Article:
Pointe Saint-Mathieu discovery walk
- 4 Km
Put on your sneakers and let yourself be captivated by the magnificent panorama offered by Pointe Saint-Mathieu.
A place rich in history with a strong religious interest.
Along the way, you'll discover the Pointe Saint-Mathieu lighthouse, the old abbey, the abbey museum (which will tell you a lot about Saint Mathieu), the Notre-Dame de Grâce chapel, blockhouses, the Mémoires 39-45 museum and, above all, breathtaking scenery.
The circuit is a memorial trail featuring several granite blocks bearing the names of the boats and their crews that disappeared.
At the Iroise Bretagne Tourist Office, you'll find hard-copy hiking maps and topoguides published by the Fédération Française de Randonnée du Finistère.
At the bottom of the page, see all the activities and restaurants in the area.
This monument was erected in 1927 in memory of all state, merchant and fishing seamen who perished at sea. The stele, designed by René Quillivic, depicts a sailor's wife in mourning. Inside the cenotaph are portraits of lost sailors, including perhaps that of your grandfather... The path of remembrance that runs alongside the sea at the Rospects site is an invitation to meditate.
At Pointe Saint-Mathieu, the light-filled ruins bear witness to an intense religious life since ancient times. In the Middle Ages, the Abbey of Saint-Mathieu de Fine Terre was a monastery, a place of pilgrimage and a landmark for sailors, who would jump ship at the sight of its tower of fire. Today, it is a departure point for the pilgrimage to Santiago de Compostela, and a site that can be visited day and night.
In front of you are the remains of an abbey church built from the 11th century onwards, then remodeled in the 14th and 16th centuries. Until the French Revolution, Benedictine monks prayed, worked and welcomed numerous pilgrims who came to venerate a relic of the apostle Saint-Mathieu.
For almost a thousand years, every effort has been made to keep a fire burning at Pointe Saint-Mathieu. In the Middle Ages, long before a lighthouse was built on this rocky spur, the monks maintained a lantern at the top of the Abbey to guide sailors as they entered the Brest Narrows and the perilous Four Channel. Many innovations were needed to keep the lighthouse burning in all winds and tides!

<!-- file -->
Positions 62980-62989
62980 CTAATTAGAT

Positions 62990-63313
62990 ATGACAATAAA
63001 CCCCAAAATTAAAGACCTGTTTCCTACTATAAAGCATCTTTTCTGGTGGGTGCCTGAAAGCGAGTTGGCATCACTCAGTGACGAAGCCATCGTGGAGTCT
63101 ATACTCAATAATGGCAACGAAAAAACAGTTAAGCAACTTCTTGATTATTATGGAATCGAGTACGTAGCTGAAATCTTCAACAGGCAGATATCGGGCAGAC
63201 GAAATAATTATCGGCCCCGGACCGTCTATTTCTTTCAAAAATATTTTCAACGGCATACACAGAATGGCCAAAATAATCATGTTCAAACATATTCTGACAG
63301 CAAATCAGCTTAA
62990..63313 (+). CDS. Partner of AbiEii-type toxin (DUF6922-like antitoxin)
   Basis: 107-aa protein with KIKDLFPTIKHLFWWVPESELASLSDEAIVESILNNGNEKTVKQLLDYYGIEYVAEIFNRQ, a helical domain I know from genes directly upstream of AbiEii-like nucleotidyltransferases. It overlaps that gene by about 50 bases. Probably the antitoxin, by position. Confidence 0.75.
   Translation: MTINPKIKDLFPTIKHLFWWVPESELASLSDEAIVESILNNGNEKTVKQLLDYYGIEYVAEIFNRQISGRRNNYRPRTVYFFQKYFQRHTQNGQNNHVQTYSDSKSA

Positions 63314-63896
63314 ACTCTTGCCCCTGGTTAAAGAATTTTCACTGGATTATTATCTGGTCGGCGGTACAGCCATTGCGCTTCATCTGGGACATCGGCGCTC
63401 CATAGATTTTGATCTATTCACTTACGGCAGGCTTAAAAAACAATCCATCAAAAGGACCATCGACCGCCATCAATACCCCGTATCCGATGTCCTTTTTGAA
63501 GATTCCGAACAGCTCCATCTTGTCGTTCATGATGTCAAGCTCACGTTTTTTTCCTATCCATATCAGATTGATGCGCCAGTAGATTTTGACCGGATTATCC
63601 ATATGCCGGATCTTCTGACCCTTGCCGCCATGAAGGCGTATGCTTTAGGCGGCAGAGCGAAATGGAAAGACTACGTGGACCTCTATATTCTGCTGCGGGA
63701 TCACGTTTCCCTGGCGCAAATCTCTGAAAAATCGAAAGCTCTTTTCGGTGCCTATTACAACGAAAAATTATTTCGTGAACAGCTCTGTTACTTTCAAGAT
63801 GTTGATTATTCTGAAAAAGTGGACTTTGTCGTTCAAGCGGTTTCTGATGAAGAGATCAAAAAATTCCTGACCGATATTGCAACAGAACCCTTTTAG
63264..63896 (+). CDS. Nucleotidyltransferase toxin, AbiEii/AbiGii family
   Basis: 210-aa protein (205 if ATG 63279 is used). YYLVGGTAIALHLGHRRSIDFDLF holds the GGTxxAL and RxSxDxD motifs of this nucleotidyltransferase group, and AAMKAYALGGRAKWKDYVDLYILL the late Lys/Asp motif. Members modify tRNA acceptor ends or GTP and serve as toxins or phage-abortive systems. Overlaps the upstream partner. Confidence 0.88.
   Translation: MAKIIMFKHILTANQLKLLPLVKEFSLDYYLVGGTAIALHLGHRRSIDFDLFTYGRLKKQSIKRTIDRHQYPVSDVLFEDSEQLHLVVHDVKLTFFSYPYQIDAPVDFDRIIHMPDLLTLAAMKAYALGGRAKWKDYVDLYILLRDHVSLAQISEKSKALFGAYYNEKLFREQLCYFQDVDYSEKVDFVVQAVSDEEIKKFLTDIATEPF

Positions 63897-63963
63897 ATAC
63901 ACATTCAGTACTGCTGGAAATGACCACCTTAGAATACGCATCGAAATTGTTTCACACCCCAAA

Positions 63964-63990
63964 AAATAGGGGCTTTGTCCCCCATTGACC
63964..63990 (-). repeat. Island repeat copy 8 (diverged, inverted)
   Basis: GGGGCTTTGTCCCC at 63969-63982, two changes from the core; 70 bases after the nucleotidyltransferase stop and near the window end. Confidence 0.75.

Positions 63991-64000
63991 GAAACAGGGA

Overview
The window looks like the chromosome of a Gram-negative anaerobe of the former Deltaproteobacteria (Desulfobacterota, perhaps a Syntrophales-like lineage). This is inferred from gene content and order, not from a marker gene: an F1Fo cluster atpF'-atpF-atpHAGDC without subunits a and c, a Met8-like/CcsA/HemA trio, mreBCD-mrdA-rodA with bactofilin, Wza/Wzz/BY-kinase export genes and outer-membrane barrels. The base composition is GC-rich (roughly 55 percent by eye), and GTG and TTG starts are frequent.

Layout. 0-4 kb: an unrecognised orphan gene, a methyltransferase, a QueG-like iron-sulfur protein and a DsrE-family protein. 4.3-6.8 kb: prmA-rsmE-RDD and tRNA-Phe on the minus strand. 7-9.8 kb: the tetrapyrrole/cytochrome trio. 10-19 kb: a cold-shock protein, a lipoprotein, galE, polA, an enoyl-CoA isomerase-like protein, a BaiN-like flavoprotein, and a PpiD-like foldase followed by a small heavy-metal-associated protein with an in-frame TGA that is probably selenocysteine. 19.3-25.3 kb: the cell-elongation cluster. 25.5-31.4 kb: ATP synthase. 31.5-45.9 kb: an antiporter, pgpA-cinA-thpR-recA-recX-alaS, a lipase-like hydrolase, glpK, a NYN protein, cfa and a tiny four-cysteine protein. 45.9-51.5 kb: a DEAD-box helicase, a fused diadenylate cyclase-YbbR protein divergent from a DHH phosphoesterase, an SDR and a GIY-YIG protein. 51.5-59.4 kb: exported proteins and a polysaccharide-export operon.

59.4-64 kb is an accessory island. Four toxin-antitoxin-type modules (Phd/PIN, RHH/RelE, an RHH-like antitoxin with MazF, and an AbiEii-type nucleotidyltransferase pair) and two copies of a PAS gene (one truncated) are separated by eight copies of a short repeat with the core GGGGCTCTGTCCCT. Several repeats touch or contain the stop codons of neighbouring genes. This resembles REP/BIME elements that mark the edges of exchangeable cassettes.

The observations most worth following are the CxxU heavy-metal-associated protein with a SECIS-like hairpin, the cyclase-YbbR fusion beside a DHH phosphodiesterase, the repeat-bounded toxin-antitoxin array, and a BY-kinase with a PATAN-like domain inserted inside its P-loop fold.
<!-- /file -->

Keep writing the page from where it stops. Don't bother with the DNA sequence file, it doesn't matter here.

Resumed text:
The Saint-Mathieu lighthouse welcomes you all year round to its granite tower. At the top of its 163 steps (37 meters), you'll see the Pointe du Raz and the Ouessant rail, the Iroise Marine Nature Park, its maritime life and the islands of the Molène archipelago.
Located at the foot of the Abbey, the Notre-Dame de Grâce chapel is the former church of the hamlet of Saint-Mathieu. The pretty arched porch dates from the 14th century, while inside, polychrome 17th-century statues adorn the walls. The chapel is open to visitors every day!
Pointe Saint-Mathieu is the starting point of a pilgrimage route to Santiago de Compostela. This means you'll come across pilgrims embarking on a long journey!
This large bunker, built 30 kilometers from Brest, housed the headquarters of the Graf Spee battery, the largest in Finistère and a key component of the Atlantic Wall. We hold our breath as we descend the steps to the German barracks. In this maze of narrow corridors, voices resound and our senses are stirred.
A stopover is a must!
The blockhouse with the cap offers a splendid view, on a clear day, of the Rospects, Tas de Pois, Cap de la Chèvre and Pointe du Raz.
Davied is a Breton word. It's used to haul up a load from the shore, generally wrecked seaweed, i.e. the seaweed that the sea pulls up and deposits on the shore.
This is a flat stone on which a notch is inserted to support the arm and its pulley.
The davieds are not very common, but they can still be found in the Pays d'Iroise.
/! Don't get too close to the edge of the cliff.
In front of you, you'll see the Pierres Noires lighthouse and the Molène archipelago, which comprises 9 islands and numerous islets.